For good work, 1500 USD for a custom made sword is seriously undercharging.
2000 USD is dirt cheap.
Double that is beginning to reach a reasonable sum.


When I fully came to realize this, not logically but in my heart, I decided to drop everything that I have been doing and seriously rethink every aspect of what I'm doing. I like to think of it as a necessary step in evolution of ones work Happy


Yeah, I really feel lucky and privileged that I could commission and buy some of your pieces at prices I could afford, but I fully realize the incredible bargains I got at an early stage of your evolution: I could compare it to getting a Picasso before he was well known and appreciated.

Michael, I think a few of us told you that your prices where not in proportion to the high quality of your work even if it wasn't in our best interest to say so. Wink Big Grin Cool

But to get back on Topic: There is a grey zone between custom work and high end production swords that can be custom modified ...... or simply look at Albion, A&A and a few other high end production makers and you can end up with a really good quality sword. Oh, and as Sean mentioned a lot depends on what you want made and what are you personal criteria or priorities and who you approach as a maker who is a Top Maker with a long waiting list in addition to being expensive.

You can easily give up your freedom. You have to fight hard to get it back!
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R. Kolick





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PostPosted: Thu 03 May, 2012 6:22 pm    Post subject:         Reply with quote

thanks for all your responses you've given me a lot to think about and a good pirce range to shoot for. im glad that both people who make and have ordered custom swords have both responded so that i can get views from both sides of this. once again thank you all for the advice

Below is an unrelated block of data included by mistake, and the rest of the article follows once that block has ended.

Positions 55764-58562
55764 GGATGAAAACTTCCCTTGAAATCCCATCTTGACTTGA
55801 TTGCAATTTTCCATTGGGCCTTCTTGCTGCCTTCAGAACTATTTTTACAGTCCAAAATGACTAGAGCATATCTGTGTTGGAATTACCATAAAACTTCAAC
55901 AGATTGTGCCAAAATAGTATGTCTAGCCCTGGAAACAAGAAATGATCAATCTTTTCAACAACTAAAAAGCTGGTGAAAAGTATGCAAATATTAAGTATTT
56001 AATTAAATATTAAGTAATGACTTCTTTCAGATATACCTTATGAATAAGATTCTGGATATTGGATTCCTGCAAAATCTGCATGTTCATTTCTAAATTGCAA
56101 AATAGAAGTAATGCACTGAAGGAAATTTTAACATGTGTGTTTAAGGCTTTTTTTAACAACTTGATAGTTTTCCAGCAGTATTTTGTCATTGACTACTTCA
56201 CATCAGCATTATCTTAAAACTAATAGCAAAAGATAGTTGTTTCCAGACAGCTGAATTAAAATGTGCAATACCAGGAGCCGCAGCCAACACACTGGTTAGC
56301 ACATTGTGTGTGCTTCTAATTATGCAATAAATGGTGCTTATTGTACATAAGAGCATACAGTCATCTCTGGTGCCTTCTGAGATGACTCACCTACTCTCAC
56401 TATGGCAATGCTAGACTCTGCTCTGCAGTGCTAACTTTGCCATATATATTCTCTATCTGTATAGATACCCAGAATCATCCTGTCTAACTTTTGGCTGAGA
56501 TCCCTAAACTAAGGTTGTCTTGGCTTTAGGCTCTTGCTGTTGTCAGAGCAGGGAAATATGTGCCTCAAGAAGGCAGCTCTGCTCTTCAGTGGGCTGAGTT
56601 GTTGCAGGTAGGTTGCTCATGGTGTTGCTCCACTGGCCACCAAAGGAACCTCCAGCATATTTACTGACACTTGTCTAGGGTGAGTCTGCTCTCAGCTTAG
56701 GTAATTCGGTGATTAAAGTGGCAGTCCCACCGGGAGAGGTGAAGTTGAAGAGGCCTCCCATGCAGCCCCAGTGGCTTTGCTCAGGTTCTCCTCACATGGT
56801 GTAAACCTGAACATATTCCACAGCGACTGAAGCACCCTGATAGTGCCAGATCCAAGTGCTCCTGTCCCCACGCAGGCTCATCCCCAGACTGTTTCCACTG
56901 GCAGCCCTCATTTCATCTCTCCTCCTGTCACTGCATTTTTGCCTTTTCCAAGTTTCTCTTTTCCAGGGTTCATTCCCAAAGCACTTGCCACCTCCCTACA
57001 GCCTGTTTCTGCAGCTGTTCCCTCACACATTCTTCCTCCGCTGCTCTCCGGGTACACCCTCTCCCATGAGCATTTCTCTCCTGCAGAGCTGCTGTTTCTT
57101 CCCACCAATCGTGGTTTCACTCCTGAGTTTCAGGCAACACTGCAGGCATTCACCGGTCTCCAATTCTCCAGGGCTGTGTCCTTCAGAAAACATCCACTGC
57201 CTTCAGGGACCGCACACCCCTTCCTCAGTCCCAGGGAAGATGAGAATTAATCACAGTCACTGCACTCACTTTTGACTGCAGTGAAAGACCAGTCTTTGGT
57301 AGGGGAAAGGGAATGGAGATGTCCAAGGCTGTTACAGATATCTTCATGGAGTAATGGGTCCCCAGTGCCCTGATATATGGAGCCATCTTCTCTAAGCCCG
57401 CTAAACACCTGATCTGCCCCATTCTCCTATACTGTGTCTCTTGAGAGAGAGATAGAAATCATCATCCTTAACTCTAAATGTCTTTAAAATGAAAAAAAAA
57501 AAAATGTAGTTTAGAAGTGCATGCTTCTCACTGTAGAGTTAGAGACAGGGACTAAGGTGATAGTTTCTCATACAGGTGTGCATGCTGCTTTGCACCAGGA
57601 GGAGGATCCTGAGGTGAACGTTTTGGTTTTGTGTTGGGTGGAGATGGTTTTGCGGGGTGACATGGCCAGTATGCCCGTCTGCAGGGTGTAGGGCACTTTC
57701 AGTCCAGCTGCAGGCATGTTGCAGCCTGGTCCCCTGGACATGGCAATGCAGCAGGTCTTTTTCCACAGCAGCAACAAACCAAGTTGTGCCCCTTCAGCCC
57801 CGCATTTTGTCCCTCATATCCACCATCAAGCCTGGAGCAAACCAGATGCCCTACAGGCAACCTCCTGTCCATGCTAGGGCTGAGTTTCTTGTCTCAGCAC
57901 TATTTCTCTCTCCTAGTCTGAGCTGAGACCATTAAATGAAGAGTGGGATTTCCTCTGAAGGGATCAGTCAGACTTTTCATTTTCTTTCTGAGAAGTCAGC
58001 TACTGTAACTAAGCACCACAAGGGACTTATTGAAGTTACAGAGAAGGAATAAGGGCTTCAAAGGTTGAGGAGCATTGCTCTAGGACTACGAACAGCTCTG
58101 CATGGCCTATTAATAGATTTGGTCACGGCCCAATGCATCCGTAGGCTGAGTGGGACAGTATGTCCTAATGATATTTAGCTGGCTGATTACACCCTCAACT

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Michael Pikula
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PostPosted: Sat 05 May, 2012 2:43 pm    Post subject:         Reply with quote

Not to harp on this topic too much since I know that it doesn't apply to a everyone, but asking a maker for a quote on a commission is not as easy as the maker taking a look at a price sheet and popping out a number. A lot of times significant work can go into coming up with a figure. It is only polite to respond is some way, it is poor form and disrespectful to not respond and ignore the work that went into a response. Just something to keep in mind Happy
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Paul Hansen




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PostPosted: Thu 10 May, 2012 1:41 pm    Post subject:         Reply with quote

I have to respectfully disagree with the prices given.

Depending on what one wants, a custom sword from a lesser known Eastern European maker may start as low as E300 or $400.

In this price range, there may be some concessions necessary regarding either fit and finish or historical accuracy. On the other hand, you will get a custom sword made to your specifications.
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J.D. Crawford




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PostPosted: Thu 10 May, 2012 2:43 pm    Post subject:         Reply with quote

I think this was meant to be a simple question, but I suspect this is an uncomfortable topic for people in the custom sword business. If you're working in the lower end of the range you'd feel undervalued, if your working in the higher end of the range you'd feel worried about being undercut.

It's a bit like asking 'what should I pay for a piece of art'? It's going to depend on a variety of factors, including quality and complexity of the piece, how much research and preparation goes into it, how much time is spent on communication, documentation and paperwork, methods used, price of materials, other costs of work and living for the Artist, how fast does that particular Artist work relative to other people using similar methods and styles, is he/she working alone or with assistance, and perhaps most importantly in a free-market economy, how famous is the Artist.

But it also depends ultimately on what you want and what you are willing to pay.

So I don't think people should get too tense about particular figures. The figures quoted above just hit a few points on various dimensions of a multi-dimensional function that depends on both the customer and vender. The whole thing only works if the customer and vender can find a meeting point that works for both of them at that point in time.
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Sean O Stevens




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PostPosted: Thu 10 May, 2012 10:25 pm    Post subject:         Reply with quote

Michael Pikula wrote: